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Monday was a big day for homeless services in San Diego. Hundreds of people gathered in the morning on a cordoned-off block on A Street to commemorate the opening of Connections Housing, the city’s permanent, year-round homeless services facility.
The building will have 223 beds, 83 of which are private apartments for long-term living, and 134 of which are interim beds meant for 30- to 60-day stays. The building also incorporates a health clinic, a kitchen and offices where residents can get help from about 30 service organizations and training groups.
A few blocks away, the City Council voted later in the day to spend $400,000 for two public restrooms in East Village, and $300,000 to keep the downtown winter tent shelter open for three months after its planned closing date in April, both proposals put forth by Mayor Bob Filner.
The morning celebration represented the culmination of years of citywide discussion about location, funding and scope of the permanent project. State, county and city politicians cheered the building’s opening alongside developers, financiers and business groups. Ultimately, the project to rehab the high-rise that was originally built as an athletic club in the 1920s cost $38 million. (Here’s our explainer on the building.)
In the run-up to Connections’ approval in 2010, many argued that the new center would obviate the need for the winter tent shelters the city erects every year — one for single adults, the other for veterans. The city even obligated the funding stream it spends on the tent each year to running the interim beds at Connections.
“This is a game-changer in the way we handle homelessness in this community,” City Councilman Todd Gloria said at the opening ceremony. “For too long, we’ve decided that two tents in the wintertime was enough. That caring for 16 weeks out of the year was sufficient. I personally believe that San Diegans care about this situation 52 weeks out of the year, and that’s what this building signifies.”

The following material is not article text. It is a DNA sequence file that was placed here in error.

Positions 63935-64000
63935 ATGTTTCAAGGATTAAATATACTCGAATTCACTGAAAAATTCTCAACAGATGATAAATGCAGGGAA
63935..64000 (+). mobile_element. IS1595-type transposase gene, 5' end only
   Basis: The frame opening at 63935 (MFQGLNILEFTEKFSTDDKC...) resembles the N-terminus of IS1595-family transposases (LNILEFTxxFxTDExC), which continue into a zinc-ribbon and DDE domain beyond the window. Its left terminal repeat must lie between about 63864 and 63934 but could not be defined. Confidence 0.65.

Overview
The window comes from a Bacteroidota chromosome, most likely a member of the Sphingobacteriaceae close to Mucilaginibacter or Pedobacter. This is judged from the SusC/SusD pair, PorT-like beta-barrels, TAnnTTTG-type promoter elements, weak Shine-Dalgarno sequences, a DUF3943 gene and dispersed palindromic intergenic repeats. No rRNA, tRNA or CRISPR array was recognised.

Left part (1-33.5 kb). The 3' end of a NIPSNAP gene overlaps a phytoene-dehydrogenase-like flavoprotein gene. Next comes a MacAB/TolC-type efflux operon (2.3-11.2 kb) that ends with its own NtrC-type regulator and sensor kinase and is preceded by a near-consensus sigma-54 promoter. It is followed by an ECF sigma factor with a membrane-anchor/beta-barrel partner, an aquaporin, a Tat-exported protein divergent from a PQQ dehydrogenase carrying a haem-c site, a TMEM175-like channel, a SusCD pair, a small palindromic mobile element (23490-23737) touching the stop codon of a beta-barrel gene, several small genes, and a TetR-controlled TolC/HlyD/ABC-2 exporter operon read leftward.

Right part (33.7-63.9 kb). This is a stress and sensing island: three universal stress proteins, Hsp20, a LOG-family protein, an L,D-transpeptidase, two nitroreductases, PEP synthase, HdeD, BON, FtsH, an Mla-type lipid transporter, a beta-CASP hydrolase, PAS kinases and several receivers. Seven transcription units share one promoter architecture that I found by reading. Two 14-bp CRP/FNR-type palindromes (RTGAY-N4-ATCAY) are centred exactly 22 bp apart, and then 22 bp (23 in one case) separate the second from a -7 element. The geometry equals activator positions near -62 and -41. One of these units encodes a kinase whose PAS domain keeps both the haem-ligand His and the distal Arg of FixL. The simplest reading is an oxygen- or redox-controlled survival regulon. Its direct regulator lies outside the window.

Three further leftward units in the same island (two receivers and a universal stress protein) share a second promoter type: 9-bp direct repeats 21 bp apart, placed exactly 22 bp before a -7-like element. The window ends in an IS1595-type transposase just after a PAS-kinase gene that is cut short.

But many of the morning’s celebratory speeches included the caveat that Connections does not represent a magic bullet — and that come next winter, the city will still need the winter tents.
The council grappled later in the day with Filner’s proposal to keep the winter tent located at 16th and Newton Avenue, open longer. (The veterans shelter, which will close in April, was not included in the mayor’s proposal.)
The city’s Independent Budget Analyst in a report Friday supported Filner’s proposal for the new East Village restrooms, but recommended that the council defer the rest of the proposals until they can weigh them against the other pieces in Filner’s next year budget, which is expected to have a $40 million deficit.
But in the meeting, a couple dozen people spoke in support of extending the life of the downtown tent, many of them residents of the shelter who spoke to the impact the service has had on their lives. (We held our recent homelessness discussion at that tent.)
The city’s contract for the tent goes through the Housing Commission, whose CEO, Rick Gentry, said he supported the extension of either of the winter tents. Gentry reminded the council that last fall, the Housing Commission had to work with the developers at Connections to find private funding to operate the tent this year to ensure crucial shelter before the new facility opened.
Gentry cautioned that keeping the tent open past April could compromise the funding it would need to open up again at the end of the year.
“The funding for the winter shelter for next winter has not been identified,” Gentry said. “You all need to understand that.”
The mayor stood up and interrupted. “In my budget, the funding will be there for the winter tent,” he said. Later, as Gloria asked questions about how to pay for the bathrooms’ maintenance, the mayor came to the mic again.
“I have never seen such a bureaucratization of the need to go to the bathroom,” he said. “Let us let people go to the bathroom, please.”
Ultimately, the council approved funding the bathrooms and the tent shelter extension.
I’m Kelly Bennett, reporter for Voice of San Diego. You can reach me directly at email@example.com or 619.325.0531.